in_data = preprocess(input_image)

# check nef radix from quantization data
radix = ktc.get_radix(img_list)

# nef inference
out_data = ktc.kneron_inference([in_data], nef_file=nef_model_path, radix=radix)

# nef output data processing
det_res = postprocess(out_data, [input_image.size[1], input_image.size[0]])

print(det_res)
you can see the result on your terminal like this:

(array([[258.51468, 467.71683, 293.07394, 529.15967]], dtype=float32), array([0.8253723], dtype=float32), array([2], dtype=int32))

the NEF model should be exactly the same as the BIE model results.

Step 9. Prepare host_lib ( Don't do it in toolchain docker )

To run NEF on KL520, we need help from host_lib:

https://github.com/kneron/host_lib

Please

  1. connect KL520 USB dongle and USB camera to your computer
  2. git clone https://github.com/kneron/host_lib.git
  3. follow the instruction in the github link to setup the environment

Step 10. Run our yolo NEF on KL520 with host_lib

We leverage the provided the example code in host_lib to run our yolo NEF

  1. replace 'host_lib/input_models/KL520/tiny_yolo_v3/models_520.nef' with our yolo NEF
  2. modified 'host_lib/python/examples_kl520/cam_dme_serial_post_host_yolo.py' line 29, change model input size from (224,224) to (416,416):

Figure 2. modify input_size in example

  1. modify preprocess config from "Kneron" mode to "Yolo" mode

Figure 3. modify preprocess method in example

  1. run example 'cam_dme_serial_post_host_yolo.py'
        cd host_lib/python
        python main.py -t KL520-cam_dme_serial_post_host_yolo
    
    then, you can see a window pop up and show us the yolo NEF detection result from camera:

Figure 4. detection result

Appendix

The whole model conversion process from onnx to nef(step 1 ~ 6) could be written into one python script:

import ktc
import os
import onnx
from PIL import Image
import numpy as np


###  post process function  ###
import tensorflow as tf
import pathlib
import sys
sys.path.append(str(pathlib.Path("keras_yolo3").resolve()))
from yolo3.model import yolo_eval

def postprocess(inf_results, ori_image_shape):
    tensor_data = [tf.convert_to_tensor(data, dtype=tf.float32) for data in inf_results]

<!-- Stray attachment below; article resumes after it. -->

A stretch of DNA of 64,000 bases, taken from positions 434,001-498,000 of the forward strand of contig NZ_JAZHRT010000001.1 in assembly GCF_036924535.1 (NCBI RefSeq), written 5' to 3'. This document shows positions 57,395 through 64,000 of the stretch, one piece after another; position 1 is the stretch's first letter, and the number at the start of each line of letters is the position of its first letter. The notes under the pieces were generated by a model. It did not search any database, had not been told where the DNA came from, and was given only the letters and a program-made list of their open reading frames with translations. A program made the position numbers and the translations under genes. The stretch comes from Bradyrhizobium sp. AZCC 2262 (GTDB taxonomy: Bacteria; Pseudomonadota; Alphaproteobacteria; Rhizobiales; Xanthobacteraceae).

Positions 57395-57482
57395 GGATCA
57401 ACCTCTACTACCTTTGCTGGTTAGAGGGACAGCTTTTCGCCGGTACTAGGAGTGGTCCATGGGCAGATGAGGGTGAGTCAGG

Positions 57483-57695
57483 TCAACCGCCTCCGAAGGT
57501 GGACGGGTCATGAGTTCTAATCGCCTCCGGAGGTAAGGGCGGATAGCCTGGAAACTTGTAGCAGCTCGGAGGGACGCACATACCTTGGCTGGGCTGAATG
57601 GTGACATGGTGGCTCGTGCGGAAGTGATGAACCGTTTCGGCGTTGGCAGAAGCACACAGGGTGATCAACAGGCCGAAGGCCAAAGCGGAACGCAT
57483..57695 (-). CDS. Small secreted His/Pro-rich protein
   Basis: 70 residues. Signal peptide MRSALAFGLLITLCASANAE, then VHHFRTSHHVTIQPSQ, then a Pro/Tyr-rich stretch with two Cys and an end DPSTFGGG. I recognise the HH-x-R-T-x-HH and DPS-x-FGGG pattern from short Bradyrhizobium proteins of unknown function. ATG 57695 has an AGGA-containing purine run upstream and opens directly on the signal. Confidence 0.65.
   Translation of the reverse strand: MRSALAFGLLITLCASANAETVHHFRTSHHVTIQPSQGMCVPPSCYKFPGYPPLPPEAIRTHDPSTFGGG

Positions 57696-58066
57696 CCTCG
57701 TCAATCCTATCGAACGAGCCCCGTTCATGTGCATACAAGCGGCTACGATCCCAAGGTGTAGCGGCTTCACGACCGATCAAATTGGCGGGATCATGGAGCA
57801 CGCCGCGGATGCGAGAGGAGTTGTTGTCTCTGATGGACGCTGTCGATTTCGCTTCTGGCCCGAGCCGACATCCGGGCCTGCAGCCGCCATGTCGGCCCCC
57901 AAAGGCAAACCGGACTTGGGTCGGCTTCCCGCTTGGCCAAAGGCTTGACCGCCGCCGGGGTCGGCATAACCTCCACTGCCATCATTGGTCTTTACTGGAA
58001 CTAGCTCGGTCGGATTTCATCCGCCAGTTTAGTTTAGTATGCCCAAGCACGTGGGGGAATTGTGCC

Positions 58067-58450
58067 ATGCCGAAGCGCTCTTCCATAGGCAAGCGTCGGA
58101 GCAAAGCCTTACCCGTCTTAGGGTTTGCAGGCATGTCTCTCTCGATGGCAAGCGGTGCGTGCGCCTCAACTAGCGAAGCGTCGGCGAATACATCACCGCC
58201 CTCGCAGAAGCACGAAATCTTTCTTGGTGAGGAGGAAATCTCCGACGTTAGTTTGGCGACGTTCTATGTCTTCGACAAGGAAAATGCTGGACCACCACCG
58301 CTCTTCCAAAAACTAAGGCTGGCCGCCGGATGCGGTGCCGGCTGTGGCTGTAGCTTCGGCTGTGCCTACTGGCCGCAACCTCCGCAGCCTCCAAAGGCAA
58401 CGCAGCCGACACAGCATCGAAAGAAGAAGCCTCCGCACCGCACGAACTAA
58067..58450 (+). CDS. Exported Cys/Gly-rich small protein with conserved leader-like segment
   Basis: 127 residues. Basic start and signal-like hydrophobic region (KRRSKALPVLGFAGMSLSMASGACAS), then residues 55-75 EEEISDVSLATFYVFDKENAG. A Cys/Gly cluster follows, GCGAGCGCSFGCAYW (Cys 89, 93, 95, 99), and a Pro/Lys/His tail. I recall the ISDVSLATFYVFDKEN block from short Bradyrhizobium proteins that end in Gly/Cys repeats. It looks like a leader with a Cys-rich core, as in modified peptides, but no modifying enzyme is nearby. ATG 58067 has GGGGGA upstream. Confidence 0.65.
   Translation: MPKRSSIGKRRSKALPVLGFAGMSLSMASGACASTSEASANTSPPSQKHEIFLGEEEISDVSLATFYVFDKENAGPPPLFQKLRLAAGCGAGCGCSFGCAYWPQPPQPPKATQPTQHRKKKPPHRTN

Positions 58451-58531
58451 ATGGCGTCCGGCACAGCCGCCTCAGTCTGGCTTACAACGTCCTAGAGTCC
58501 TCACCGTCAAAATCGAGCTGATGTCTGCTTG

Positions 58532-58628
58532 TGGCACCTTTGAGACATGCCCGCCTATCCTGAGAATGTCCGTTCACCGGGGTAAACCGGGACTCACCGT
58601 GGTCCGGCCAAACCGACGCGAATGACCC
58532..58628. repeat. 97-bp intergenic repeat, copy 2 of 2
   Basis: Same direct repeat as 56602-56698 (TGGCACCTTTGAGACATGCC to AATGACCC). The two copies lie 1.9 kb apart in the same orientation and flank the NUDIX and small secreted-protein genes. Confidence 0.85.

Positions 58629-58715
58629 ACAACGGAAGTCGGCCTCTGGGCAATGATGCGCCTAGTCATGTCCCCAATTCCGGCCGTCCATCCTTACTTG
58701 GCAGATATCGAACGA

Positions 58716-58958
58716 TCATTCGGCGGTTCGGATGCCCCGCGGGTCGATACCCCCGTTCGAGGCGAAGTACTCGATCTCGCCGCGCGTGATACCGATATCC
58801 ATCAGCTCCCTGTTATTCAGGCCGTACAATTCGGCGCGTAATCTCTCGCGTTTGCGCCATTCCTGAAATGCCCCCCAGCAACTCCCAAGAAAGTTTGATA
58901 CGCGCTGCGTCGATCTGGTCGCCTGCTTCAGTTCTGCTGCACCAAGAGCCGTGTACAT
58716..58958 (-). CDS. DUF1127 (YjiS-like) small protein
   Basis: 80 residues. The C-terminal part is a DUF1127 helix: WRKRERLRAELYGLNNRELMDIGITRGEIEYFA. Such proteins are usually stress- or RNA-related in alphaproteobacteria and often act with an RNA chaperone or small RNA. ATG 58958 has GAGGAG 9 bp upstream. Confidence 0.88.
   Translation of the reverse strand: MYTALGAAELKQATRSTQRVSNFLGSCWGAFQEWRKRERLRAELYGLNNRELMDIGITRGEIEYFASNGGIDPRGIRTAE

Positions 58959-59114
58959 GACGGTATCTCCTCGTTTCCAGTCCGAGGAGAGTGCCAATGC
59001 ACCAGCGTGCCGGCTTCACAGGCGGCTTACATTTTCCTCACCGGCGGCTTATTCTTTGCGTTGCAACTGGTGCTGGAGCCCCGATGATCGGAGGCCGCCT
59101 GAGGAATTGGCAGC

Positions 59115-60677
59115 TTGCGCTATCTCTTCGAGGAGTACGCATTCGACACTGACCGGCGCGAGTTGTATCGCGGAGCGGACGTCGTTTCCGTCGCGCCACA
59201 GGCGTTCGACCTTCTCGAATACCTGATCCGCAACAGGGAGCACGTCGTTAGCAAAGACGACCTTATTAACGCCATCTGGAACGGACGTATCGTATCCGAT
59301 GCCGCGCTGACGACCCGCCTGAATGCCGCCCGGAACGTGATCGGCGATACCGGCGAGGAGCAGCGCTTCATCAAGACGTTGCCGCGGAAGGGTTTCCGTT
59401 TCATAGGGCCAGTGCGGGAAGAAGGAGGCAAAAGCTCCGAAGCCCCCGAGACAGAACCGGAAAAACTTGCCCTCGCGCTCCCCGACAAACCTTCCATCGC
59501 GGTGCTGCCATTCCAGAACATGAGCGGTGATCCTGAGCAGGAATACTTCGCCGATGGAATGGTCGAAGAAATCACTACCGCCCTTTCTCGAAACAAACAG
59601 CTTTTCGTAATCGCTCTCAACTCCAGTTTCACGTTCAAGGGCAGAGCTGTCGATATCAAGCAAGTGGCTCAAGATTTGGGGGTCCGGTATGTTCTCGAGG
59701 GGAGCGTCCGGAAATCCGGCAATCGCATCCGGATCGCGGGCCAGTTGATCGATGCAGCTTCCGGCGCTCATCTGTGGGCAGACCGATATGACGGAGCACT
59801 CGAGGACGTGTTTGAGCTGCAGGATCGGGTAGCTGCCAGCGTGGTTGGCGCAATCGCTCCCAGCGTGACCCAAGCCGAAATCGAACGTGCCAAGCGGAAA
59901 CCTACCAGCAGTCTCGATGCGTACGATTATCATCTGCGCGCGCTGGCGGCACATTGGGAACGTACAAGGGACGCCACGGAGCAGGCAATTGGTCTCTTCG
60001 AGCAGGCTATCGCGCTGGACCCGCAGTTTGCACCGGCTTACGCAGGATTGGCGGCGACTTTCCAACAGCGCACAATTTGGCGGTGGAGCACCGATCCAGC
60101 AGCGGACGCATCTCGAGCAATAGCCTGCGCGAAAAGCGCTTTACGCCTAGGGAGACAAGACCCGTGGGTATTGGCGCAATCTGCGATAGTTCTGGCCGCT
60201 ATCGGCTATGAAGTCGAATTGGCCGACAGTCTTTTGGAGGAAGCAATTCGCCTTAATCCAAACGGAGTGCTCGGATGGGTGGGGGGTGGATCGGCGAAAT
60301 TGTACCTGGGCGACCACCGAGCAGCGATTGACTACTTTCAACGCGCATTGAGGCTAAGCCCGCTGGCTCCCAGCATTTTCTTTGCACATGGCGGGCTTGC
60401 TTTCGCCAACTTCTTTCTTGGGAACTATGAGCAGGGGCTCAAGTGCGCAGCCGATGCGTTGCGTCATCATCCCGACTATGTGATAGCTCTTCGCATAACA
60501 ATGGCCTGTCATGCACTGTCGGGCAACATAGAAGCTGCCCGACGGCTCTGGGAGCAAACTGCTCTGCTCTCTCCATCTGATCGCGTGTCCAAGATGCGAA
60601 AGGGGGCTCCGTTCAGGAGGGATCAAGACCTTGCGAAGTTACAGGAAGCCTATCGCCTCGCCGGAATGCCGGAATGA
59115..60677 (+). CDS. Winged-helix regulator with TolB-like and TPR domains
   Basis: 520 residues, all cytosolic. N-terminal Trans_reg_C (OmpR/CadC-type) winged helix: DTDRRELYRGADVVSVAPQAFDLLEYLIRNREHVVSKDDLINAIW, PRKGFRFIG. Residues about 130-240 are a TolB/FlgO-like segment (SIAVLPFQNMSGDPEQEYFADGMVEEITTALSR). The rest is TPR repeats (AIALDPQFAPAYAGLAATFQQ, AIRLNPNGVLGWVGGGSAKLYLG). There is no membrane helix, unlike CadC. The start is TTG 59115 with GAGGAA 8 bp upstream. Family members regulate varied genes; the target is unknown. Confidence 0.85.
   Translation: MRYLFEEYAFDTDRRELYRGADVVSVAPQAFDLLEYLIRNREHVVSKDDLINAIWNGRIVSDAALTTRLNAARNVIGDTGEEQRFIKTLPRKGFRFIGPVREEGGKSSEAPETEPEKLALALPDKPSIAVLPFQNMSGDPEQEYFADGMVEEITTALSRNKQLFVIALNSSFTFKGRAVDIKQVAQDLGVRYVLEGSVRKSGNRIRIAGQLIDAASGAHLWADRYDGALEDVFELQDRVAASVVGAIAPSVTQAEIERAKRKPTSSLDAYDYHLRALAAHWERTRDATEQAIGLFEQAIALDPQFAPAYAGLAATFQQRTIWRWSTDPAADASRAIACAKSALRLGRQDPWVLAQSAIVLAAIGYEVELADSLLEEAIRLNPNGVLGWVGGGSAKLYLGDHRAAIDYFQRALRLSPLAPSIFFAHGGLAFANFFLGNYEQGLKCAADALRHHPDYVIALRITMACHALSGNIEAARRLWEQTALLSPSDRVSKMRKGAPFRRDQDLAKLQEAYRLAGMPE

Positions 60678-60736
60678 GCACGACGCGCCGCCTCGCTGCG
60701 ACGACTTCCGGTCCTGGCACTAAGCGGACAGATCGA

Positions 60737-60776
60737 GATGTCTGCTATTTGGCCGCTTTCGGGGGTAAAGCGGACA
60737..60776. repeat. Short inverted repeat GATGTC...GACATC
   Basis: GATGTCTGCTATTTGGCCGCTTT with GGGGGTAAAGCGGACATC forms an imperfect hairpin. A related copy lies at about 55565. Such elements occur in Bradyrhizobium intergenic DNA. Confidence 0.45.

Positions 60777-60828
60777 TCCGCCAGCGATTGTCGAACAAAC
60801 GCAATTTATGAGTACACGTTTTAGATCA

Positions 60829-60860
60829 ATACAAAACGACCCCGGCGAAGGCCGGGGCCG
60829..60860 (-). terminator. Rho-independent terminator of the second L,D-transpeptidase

# get anchor info
    anchors_path = "/data1/keras_yolo3/model_data/tiny_yolo_anchors.txt"
    with open(anchors_path) as f:
        anchors = f.readline()
    anchors = [float(x) for x in anchors.split(',')]
    anchors = np.array(anchors).reshape(-1, 2)

    # post process
    num_classes = 80
    boxes, scores, classes = yolo_eval(tensor_data, anchors, num_classes, ori_image_shape)
    with tf.Session() as sess:
        boxes = boxes.eval()
        scores = scores.eval()
        classes = classes.eval()

    return boxes, scores, classes



###  pre process function  ###
from yolo3.utils import letterbox_image

def preprocess(pil_img):
    model_input_size = (416, 416)  # to match our model input size when converting
    boxed_image = letterbox_image(pil_img, model_input_size)
    np_data = np.array(boxed_image, dtype='float32')

    np_data /= 255.
    return np_data




# convert h5 model to onnx
m = ktc.onnx_optimizer.keras2onnx_flow("/data1/yolo.h5", input_shape = [1,416,416,3])
m = ktc.onnx_optimizer.onnx2onnx_flow(m)
onnx.save(m,'yolo.opt.onnx')


# npu(only) performance simulation
km = ktc.ModelConfig(19, "0001", "520", onnx_model=m)
eval_result = km.evaluate()
print("\nNpu performance evaluation result:\n" + str(eval_result))



## onnx model check
input_image = Image.open('/data1/000000350003.jpg')
in_data = preprocess(input_image)
out_data = ktc.kneron_inference([in_data], onnx_file="/data1/yolo.opt.onnx", input_names=["input_1_o0"])
det_res = postprocess(out_data, [input_image.size[1], input_image.size[0]])
print(det_res)

# load and normalize all image data from folder
img_list = []
for (dir_path, _, file_names) in os.walk("/data1/test_image10"):
    for f_n in file_names:
        fullpath = os.path.join(dir_path, f_n)
        print("processing image: " + fullpath)

        image = Image.open(fullpath)
        img_data = preprocess(image)
        img_list.append(img_data)


# fix point analysis
bie_model_path = km.analysis({"input_1_o0": img_list})
print("\nFix point analysis done. Save bie model to '" + str(bie_model_path) + "'")


# bie model check
input_image = Image.open('/data1/000000350003.jpg')
in_data = preprocess(input_image)
radix = ktc.get_radix(img_list)
out_data = ktc.kneron_inference([in_data], bie_file=bie_model_path, input_names=["input_1_o0"], radix=radix)
det_res = postprocess(out_data, [input_image.size[1], input_image.size[0]])
print(det_res)


# compile
nef_model_path = ktc.compile([km])
print("\nCompile done. Save Nef file to '" + str(nef_model_path) + "'")

# nef model check
input_image = Image.open('/data1/000000350003.jpg')
in_data = preprocess(input_image)
radix = ktc.get_radix(img_list)
out_data = ktc.kneron_inference([in_data], nef_file=nef_model_path, radix=radix)
det_res = postprocess(out_data, [input_image.size[1], input_image.size[0]])
print(det_res)